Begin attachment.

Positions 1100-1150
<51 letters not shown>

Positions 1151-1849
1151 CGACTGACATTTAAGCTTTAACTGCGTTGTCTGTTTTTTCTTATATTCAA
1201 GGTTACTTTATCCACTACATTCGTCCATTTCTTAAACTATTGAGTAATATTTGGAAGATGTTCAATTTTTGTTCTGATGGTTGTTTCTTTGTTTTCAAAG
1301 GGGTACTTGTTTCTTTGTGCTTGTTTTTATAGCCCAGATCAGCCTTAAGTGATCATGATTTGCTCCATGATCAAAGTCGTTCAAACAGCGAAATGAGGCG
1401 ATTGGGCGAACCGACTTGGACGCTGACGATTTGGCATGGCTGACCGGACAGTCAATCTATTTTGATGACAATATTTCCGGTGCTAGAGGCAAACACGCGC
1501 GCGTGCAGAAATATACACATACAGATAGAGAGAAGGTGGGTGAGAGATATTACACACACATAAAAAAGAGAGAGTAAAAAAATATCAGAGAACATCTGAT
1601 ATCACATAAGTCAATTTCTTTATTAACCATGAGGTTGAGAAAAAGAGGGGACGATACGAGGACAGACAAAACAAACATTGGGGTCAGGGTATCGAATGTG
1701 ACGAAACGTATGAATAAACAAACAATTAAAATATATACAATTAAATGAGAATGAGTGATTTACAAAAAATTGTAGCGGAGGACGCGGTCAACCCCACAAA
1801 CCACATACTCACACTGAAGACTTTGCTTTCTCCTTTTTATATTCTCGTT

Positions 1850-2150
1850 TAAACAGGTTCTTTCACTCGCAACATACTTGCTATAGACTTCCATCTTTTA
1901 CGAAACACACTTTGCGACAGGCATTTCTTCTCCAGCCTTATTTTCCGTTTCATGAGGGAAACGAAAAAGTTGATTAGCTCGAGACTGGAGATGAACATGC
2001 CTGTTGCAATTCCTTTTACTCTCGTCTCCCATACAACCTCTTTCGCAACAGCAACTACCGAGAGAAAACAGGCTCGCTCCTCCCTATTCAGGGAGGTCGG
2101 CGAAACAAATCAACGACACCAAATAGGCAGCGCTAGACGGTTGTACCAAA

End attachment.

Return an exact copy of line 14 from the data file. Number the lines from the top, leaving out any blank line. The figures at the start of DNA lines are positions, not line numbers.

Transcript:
1901 CGAAACACACTTTGCGACAGGCATTTCTTCTCCAGCCTTATTTTCCGTTTCATGAGGGAAACGAAAAAGTTGATTAGCTCGAGACTGGAGATGAACATGC